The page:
Those days, thankfully, may soon come to an end. The demand for changes in the quality of Arab leadership will come both from the international community and from Arab citizens themselves.
The text of resolution 1973 explicitly exhorts members of the League of Arab States to involve themselves in carrying out the military actions it provides for; thus far, only little Qatar and the United Arab Emirates have pledged to do so.
Obama has wisely insisted that the US step aside, once having made those contributions only it can make, in order to cede leadership to others, including those in the Arab world, whose interests are far more directly at stake in Libya than are those of the US.
And Turkish prime minister Erdogan has very wisely insisted that, while NATO may take on the role of operational coordination of military actions in Libya, the burden of political guidance, in what will inevitably become a highly complicated and politically uncertain situation, be far more widely shared.
Here especially, Arab nations should not be allowed, and should not allow themselves, to avoid responsibility.
Of the three elements of UN-mandated action in Libya – a weapons embargo, a no-fly zone, and protection of civilians – the first two are relatively easy; the third is exceedingly ambiguous and difficult.
As the Libyan rebels continue efforts to free themselves from a vile regime from which they can expect no quarter, the international community is sure to be confronted with a series of difficult choices.
When and where should coalition aircraft intervene to attack the regime's superior armour, artillery and rocket forces, when their mandate is restricted to civilian protection?
The logic of the situation dictates that short of outright regime change, large numbers of Libyan civilians, who can never again be considered reliable by the regime, will remain abjectly vulnerable to the tender mercies of Gaddafi, even if far from the front lines of battle. Who will protect them?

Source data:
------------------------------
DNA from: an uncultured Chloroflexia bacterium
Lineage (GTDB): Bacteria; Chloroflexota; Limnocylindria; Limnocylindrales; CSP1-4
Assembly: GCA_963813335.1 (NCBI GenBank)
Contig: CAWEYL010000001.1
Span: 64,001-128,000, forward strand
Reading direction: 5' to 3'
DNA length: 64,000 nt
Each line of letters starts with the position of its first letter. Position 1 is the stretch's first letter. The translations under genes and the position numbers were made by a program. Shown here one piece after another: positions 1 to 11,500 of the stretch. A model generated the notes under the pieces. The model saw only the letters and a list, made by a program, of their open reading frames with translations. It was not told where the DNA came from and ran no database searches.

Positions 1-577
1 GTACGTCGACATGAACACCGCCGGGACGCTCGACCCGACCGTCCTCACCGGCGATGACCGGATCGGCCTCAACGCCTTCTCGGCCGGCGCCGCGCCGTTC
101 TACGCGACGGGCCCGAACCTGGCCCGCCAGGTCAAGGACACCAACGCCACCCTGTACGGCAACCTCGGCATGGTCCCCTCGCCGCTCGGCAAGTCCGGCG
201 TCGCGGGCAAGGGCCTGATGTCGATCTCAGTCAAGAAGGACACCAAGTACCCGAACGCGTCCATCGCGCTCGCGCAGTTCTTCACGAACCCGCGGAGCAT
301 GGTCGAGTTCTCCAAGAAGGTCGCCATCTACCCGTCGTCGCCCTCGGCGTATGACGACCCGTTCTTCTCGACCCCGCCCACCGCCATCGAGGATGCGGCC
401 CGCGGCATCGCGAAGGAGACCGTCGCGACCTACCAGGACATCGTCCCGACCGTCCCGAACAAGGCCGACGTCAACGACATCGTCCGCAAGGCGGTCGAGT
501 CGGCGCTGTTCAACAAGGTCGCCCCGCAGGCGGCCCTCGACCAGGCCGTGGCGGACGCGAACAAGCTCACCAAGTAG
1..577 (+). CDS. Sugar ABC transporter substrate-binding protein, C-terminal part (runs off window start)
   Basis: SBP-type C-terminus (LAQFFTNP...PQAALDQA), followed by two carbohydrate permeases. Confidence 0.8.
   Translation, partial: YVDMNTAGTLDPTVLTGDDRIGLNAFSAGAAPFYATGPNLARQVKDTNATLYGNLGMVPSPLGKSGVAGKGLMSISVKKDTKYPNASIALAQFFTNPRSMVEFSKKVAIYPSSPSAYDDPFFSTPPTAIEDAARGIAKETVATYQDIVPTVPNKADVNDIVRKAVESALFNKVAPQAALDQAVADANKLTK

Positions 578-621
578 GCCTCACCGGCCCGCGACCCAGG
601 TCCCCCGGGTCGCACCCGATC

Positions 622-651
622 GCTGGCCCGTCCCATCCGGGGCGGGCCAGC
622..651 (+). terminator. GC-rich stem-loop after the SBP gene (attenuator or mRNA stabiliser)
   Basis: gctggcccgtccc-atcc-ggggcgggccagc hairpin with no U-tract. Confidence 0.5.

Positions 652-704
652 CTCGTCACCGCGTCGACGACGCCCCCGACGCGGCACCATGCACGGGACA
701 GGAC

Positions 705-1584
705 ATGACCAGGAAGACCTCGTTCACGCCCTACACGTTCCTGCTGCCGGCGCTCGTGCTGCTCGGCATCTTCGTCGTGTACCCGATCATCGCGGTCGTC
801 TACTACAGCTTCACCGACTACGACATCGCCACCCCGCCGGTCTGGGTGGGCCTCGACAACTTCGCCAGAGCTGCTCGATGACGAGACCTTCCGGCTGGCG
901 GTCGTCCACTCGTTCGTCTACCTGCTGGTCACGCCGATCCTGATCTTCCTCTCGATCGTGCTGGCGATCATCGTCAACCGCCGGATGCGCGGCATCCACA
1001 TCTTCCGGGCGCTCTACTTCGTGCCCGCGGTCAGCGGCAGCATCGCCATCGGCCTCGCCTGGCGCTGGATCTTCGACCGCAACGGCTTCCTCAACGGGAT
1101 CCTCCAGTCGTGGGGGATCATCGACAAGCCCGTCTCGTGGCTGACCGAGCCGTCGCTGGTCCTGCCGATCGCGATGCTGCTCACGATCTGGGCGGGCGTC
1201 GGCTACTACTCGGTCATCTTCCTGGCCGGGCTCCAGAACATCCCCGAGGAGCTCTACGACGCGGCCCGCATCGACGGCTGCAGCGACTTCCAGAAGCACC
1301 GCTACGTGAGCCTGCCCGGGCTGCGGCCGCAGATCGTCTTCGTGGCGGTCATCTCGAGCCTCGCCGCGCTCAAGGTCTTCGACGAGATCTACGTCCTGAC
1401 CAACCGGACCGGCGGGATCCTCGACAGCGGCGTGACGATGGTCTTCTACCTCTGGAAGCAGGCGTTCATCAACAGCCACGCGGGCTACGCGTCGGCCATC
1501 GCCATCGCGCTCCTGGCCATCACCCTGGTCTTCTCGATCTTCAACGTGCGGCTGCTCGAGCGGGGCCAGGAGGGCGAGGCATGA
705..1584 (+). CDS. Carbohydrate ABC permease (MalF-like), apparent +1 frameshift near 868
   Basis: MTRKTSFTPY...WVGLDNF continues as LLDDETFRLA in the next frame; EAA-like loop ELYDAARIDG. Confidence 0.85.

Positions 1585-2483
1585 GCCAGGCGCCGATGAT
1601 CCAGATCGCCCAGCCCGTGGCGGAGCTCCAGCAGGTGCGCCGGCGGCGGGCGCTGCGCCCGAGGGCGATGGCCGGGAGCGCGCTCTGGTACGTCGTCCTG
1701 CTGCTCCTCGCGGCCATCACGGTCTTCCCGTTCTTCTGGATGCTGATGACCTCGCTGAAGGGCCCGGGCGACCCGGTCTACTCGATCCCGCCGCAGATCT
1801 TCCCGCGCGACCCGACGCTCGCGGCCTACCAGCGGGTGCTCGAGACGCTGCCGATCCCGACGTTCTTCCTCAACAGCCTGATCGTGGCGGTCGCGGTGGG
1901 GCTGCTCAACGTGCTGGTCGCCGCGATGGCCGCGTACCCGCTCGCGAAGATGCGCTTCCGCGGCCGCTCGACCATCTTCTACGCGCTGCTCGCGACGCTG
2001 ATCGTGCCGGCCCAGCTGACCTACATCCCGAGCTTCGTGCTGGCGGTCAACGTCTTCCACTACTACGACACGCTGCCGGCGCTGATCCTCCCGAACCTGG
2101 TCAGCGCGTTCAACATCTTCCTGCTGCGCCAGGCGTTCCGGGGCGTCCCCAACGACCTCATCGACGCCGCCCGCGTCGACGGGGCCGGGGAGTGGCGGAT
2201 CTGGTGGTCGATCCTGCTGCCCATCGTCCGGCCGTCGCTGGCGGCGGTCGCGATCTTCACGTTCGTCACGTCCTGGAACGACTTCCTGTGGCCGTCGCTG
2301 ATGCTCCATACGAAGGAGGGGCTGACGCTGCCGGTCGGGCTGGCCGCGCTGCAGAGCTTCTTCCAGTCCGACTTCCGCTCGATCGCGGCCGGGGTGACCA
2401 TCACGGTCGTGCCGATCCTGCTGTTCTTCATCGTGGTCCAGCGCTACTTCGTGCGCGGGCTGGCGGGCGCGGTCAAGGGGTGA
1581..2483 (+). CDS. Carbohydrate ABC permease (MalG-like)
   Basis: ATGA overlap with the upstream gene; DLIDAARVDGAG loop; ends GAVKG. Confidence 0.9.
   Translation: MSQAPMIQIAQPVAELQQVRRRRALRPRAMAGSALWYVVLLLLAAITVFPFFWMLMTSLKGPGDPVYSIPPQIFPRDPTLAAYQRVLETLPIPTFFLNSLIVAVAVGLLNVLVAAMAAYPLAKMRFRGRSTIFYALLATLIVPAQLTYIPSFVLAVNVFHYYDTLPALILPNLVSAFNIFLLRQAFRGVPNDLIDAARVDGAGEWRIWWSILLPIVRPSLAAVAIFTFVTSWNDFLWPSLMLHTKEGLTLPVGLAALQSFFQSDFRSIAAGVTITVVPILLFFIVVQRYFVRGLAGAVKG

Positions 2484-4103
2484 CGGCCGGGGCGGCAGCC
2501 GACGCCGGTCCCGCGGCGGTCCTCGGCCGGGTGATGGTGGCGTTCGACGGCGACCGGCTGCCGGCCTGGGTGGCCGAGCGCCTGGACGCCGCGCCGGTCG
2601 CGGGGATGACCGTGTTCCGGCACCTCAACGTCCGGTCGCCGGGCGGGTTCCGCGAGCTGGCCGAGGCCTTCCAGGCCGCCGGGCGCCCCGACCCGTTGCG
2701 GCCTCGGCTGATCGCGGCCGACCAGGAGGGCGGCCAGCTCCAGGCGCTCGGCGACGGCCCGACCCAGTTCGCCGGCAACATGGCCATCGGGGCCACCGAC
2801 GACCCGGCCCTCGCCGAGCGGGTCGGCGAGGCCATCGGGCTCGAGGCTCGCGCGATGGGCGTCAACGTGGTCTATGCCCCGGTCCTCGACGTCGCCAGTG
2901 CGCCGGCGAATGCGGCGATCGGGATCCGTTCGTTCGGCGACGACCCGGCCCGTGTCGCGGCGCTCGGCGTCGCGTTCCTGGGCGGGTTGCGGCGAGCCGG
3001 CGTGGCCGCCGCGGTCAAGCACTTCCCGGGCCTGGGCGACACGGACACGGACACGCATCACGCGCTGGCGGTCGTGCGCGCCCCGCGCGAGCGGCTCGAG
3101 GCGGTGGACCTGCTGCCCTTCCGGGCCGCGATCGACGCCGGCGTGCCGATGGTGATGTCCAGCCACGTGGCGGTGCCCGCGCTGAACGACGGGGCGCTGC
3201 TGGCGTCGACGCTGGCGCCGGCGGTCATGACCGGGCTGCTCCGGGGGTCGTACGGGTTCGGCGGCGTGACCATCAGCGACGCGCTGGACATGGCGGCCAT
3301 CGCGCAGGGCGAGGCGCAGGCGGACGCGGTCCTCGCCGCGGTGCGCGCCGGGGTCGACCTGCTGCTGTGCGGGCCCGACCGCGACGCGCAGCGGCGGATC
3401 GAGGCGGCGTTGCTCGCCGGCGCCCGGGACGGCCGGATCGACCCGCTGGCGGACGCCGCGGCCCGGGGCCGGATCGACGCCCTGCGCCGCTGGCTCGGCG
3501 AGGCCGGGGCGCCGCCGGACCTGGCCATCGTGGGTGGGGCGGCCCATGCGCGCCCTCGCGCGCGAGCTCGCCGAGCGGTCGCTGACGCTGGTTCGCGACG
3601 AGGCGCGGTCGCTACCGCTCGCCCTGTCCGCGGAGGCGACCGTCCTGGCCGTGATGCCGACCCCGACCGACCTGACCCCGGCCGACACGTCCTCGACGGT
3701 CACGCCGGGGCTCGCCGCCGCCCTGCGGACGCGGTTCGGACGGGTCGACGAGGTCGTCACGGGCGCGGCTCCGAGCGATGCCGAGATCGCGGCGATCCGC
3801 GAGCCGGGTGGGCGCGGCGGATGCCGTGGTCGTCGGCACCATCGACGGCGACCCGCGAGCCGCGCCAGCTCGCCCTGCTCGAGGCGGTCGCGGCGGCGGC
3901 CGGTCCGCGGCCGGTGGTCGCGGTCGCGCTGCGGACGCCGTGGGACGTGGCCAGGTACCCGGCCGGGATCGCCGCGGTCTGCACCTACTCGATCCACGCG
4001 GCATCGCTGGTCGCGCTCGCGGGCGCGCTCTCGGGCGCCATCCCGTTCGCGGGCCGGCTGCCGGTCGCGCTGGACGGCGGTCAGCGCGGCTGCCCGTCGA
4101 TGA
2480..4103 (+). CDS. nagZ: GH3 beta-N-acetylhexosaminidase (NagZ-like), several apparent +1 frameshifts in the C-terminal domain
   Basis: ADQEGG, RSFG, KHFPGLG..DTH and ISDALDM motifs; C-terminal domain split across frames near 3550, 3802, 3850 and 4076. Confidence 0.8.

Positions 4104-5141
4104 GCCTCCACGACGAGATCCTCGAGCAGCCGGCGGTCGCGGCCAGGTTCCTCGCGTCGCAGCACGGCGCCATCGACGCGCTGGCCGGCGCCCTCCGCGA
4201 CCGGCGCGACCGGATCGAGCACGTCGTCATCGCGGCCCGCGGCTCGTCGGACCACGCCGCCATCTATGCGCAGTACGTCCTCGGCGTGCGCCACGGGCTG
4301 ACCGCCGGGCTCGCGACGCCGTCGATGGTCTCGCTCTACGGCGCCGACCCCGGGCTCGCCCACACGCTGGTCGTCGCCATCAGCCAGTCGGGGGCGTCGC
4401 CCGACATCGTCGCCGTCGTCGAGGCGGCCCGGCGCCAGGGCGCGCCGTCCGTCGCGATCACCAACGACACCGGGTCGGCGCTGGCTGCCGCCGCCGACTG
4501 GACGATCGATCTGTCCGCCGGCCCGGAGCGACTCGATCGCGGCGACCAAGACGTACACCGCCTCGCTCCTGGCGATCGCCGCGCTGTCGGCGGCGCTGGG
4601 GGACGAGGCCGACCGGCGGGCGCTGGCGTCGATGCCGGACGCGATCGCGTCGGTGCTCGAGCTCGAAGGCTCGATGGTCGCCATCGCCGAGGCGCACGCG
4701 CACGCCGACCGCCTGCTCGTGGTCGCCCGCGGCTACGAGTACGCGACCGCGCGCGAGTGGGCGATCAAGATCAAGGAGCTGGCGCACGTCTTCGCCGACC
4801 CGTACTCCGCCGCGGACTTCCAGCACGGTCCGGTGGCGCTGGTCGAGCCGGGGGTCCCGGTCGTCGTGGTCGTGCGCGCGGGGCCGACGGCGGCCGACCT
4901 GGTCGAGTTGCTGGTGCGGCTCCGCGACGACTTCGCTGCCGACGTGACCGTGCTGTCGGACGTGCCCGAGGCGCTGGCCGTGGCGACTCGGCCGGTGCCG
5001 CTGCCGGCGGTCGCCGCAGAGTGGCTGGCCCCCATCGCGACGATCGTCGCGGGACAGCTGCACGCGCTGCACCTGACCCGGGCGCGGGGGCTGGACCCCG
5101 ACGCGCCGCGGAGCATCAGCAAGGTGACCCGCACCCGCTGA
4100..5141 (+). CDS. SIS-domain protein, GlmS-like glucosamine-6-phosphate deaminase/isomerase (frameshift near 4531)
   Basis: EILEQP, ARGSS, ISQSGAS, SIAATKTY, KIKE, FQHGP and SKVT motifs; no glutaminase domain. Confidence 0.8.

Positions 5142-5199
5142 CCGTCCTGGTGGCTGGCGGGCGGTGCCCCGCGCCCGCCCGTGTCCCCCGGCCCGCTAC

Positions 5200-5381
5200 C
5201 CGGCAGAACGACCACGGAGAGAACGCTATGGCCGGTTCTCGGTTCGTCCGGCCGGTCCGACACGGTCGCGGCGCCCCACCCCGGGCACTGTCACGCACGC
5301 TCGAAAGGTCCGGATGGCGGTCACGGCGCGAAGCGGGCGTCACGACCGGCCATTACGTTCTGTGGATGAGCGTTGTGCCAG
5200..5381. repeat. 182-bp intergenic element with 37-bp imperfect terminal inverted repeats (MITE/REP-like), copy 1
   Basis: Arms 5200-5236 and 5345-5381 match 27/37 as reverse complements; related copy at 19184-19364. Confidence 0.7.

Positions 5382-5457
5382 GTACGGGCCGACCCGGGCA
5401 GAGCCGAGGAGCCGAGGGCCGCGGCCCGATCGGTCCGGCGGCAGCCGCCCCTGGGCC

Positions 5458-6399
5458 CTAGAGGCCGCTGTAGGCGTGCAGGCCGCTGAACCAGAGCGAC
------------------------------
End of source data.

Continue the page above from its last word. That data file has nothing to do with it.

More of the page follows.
Libyans in control
Virtually no one argues that the international community should remove Gaddafi by direct use of force, no matter how fervently they may desire his fall.
Clearly, Libyans must be the agents of their own liberation, if free they are to be. For this, moreover, they will have to pay a heavy price in blood.
But the action or inaction of international air forces will doubtless play an important role in determining whether the Libyan people's sacrifices are to be rewarded with success or with tragedy. The Arab world must share in the moral responsibility for those choices.
Already, detractors of Obama are attacking him for what they describe as his timidity in trying to cede leadership in this crisis to others. Seizing upon the limitations and internal inconsistencies of the recent UN resolution, they are demanding that the US provide the consistent leadership that is unlikely to come from an international committee.
Obama will be wise to ignore these taunts.
Yes, some Libyans may well die needlessly due to the vagaries and inconsistencies in tactical decision-making which will inevitably occur as those who take up practical implementation of UNSCR 1973 over the longer term struggle with that responsibility.
But the American president must also remember that the struggle within Libya, no matter how gripping and morally compelling to some, including this observer, does not engage core US national security interests.
In this instance, it should be an element of US leadership to demand a greater degree of responsibility and political maturity from others – including those in the leadership class of the Arab world. Eventually, the Arab people will demand nothing less.
It is part of the logic of the democratisation process in the Arab world, however lengthy and uncertain that process may be, that those who have taken their lives and their destinies into their own hands, who have assumed responsibility for their own fate, and taken decisive action on their own behalf, will demand the same of their leaders on the regional and international level.
Amr Moussa, who aspires to leadership of the country in the vanguard of that process, would do well to keep this looming imperative in mind.
Robert Grenier is a retired, 27-year veteran of the CIA's Clandestine Service. He was Director of the CIA's Counter-Terrorism Centre from 2004 to 2006.
The views expressed in this article are the author's own and do not necessarily reflect Al Jazeera's editorial policy.